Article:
“I feel deeply fulfilled at STAC. My work feels meaningful.”
Sometimes the right opportunity comes along at the right moment. Fate intervenes. The stars align…and other clichés that are only clichés because they’re true.
After several years of managing a long-distance relationship, Dr. Staci Shultz and her husband (a computer scientist and business owner) decided to close the gap. Dr. Shultz relocated to nearby Tappan from Georgia, where she had been teaching at a women’s college.
“I knew of STAC because I would spend my summers with my husband in Tappan and drive past the campus all the time,” Dr. Shultz says. “When I moved here and was looking for jobs, lo and behold, STAC’s English department posted a position for an Americanist and someone with experience directing a writing program. This was the ideal job for me.”
In the fall of 2012, Dr. Shultz began teaching writing and literature courses at STAC. In her second year, she took over the Writing Program. These days she teaches a number of courses, including English 200: Argument and Evidence; English 203: American Autobiography; English 346: Gender and Literature; and English 332: American Literature to 1900.
“It wasn’t just that STAC was the ‘college down the street,’” Dr. Shultz says. “It was my dream job. I could teach writing and literature and also do the administrative work I’ve always loved. I’m grateful every day to do work that is meaningful.”
She says her favorite part of her job is getting to know her students as scholars and as people. Just last semester, Dr. Shultz invited a class to her home to watch Hulu’s “The Handmaid’s Tale,” recalling how meaningful it was when her own undergraduate professors would invite students to their homes. Her office hours are always full as students stop in to chat about their classes and their lives or grab a snack from her snack box.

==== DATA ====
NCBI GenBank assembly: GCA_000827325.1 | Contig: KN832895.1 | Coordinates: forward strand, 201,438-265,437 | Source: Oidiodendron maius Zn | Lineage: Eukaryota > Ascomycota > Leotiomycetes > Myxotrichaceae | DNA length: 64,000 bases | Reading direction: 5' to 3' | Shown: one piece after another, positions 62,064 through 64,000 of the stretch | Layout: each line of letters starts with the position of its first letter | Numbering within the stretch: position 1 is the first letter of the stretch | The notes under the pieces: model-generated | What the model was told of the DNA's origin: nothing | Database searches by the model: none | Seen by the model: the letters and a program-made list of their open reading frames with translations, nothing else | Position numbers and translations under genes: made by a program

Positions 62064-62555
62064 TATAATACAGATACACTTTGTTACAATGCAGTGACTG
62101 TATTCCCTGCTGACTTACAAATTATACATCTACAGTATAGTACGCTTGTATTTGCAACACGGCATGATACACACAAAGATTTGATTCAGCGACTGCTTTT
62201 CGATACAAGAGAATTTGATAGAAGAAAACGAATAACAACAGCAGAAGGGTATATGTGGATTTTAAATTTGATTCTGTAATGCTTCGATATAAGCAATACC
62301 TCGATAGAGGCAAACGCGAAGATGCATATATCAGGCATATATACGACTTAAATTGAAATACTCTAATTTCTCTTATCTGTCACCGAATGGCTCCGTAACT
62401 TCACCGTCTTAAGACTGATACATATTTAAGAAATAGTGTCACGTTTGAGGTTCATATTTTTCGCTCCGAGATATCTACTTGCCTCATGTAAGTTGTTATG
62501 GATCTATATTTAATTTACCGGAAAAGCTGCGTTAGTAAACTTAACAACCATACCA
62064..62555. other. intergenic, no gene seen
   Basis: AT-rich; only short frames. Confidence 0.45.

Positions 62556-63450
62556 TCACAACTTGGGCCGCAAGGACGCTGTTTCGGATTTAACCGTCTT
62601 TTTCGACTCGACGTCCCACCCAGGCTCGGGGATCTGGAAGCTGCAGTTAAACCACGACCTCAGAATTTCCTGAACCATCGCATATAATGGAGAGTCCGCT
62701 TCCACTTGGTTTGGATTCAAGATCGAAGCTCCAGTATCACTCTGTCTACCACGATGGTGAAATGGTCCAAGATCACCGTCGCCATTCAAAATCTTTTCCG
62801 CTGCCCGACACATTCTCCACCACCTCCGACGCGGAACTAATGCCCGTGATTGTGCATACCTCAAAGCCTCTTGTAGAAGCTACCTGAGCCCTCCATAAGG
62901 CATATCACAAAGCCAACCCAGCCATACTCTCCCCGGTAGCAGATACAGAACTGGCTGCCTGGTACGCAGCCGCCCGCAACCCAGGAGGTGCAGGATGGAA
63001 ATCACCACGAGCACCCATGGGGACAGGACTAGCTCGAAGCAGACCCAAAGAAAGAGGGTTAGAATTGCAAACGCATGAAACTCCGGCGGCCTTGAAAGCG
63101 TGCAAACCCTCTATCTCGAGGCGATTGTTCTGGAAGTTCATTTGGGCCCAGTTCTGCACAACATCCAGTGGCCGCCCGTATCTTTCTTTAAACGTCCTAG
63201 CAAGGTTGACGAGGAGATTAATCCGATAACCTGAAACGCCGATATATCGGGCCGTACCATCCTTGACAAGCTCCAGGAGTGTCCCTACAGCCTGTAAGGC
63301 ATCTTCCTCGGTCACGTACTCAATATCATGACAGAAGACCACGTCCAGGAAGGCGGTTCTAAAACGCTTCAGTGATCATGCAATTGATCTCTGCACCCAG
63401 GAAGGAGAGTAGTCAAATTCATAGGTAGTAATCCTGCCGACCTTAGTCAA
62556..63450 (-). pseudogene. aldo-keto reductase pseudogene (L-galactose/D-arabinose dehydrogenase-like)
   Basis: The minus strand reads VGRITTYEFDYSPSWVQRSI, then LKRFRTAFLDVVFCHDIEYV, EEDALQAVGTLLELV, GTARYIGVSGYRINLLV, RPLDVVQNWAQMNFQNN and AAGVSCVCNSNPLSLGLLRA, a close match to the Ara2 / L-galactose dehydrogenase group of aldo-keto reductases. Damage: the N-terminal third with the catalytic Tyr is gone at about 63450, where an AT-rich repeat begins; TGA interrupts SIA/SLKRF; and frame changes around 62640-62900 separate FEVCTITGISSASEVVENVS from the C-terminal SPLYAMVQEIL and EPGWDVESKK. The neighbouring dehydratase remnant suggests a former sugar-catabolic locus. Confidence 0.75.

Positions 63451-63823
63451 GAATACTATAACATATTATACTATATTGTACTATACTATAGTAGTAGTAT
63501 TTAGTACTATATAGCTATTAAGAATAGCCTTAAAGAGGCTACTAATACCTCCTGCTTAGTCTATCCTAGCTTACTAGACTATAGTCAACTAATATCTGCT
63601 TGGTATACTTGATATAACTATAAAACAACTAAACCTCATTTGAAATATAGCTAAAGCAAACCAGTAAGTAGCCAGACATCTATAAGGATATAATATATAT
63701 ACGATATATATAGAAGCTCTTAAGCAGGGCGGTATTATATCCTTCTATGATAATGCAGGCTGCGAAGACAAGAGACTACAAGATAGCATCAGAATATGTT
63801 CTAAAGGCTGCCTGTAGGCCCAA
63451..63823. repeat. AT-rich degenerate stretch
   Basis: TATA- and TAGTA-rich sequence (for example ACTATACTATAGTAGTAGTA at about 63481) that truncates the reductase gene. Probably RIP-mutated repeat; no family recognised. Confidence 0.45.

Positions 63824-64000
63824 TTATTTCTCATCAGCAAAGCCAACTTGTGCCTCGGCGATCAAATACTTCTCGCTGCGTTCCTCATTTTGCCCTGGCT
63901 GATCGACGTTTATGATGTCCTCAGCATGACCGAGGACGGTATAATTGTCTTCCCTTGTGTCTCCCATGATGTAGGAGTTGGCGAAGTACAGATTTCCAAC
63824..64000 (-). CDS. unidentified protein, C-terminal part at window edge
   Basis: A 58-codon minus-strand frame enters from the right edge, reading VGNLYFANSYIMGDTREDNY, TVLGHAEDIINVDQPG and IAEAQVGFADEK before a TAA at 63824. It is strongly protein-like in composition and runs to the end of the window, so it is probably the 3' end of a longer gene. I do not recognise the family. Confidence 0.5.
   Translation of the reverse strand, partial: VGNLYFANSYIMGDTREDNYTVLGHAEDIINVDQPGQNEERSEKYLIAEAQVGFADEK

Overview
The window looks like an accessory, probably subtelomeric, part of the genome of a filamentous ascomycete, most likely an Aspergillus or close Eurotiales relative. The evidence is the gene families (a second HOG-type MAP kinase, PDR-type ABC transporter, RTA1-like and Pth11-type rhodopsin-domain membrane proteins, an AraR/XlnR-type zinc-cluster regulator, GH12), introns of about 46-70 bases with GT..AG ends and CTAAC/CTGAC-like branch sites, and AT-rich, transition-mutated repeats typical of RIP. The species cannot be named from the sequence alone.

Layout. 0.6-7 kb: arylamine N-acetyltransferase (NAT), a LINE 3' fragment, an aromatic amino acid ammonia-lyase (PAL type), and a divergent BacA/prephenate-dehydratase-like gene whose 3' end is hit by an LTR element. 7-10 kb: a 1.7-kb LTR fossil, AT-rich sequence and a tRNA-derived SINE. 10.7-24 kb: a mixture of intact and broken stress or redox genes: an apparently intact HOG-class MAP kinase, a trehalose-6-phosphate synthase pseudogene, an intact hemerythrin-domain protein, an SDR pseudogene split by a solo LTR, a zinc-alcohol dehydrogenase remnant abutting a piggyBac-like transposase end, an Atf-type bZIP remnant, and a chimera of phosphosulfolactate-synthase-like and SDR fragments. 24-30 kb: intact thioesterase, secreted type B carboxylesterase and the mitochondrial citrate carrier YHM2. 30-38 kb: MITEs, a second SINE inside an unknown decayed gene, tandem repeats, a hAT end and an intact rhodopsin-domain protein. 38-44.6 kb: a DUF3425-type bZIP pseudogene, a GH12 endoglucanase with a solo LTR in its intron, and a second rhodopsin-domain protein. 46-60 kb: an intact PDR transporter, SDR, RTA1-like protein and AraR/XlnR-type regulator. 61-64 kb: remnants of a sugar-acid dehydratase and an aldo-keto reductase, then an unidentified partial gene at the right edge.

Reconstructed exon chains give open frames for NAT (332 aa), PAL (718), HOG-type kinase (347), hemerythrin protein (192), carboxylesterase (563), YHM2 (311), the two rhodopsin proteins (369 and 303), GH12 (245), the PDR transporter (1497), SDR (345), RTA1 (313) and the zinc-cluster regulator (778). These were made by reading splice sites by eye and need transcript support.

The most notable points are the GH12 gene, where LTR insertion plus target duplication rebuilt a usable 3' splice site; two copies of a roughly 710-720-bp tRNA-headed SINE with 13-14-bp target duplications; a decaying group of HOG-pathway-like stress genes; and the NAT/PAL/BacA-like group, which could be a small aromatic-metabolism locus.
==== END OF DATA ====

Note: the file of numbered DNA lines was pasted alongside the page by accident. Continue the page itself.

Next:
“At STAC, students and instructors can establish these lovely relationships. We cultivate ongoing relationships over the course of their four years here and watch them grow,” Dr. Shultz says. “It’s very special.” Shultz Shakespeare
Dr. Shultz also connects to her students by mentoring them on independent research projects and poster presentations, which gives students the opportunity to conduct their own research and present it.
“Sometimes parents are concerned about the availability of jobs for English students. At STAC, we are constantly sending our majors information about internships and job opportunities and encouraging them to present their work so that when they graduate they have a strong resume,” Dr. Shultz says. “The critical thinking and communication skills English majors learn are applicable in every industry.”
When she’s not teaching, Dr. Shultz serves as co-advisor for the campus Gender Sexuality Alliance and co-advisor of Sigma Tau Delta. She is also the co-editor of a new book series for the Peter Lang Publishing Group, entitled Writing in the 21st Century: Interdisciplinary Approaches to Instruction, Practice, and Theory, and is working on a research project that examines how fan fiction writers are responding to both the novel and the series The Handmaid’s Tale.
In her spare time, she enjoys traveling, reading contemporary fiction, practicing yoga, and keeping up with all things pop culture.
English 200: Argument and Evidence; English 203: American Autobiography; English 346: Gender and Literature; and English 332: American Literature to 1900.